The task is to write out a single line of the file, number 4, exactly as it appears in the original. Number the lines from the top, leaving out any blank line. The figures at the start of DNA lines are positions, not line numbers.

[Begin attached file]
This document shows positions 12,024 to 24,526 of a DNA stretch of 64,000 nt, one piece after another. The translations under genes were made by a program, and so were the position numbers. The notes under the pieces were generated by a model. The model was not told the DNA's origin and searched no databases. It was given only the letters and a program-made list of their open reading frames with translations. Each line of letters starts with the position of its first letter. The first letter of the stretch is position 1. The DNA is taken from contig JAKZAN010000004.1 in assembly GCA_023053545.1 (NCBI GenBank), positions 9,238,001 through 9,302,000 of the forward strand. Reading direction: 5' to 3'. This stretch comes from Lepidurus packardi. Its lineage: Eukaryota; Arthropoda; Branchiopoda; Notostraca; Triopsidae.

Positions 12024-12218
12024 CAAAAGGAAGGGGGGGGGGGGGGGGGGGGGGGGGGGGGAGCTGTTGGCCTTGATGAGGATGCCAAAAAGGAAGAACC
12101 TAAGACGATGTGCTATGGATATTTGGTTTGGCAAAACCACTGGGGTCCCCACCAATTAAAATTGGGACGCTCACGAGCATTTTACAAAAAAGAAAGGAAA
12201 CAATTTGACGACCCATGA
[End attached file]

12101 TAAGACGATGTGCTATGGATATTTGGTTTGGCAAAACCACTGGGGTCCCCACCAATTAAAATTGGGACGCTCACGAGCATTTTACAAAAAAGAAAGGAAA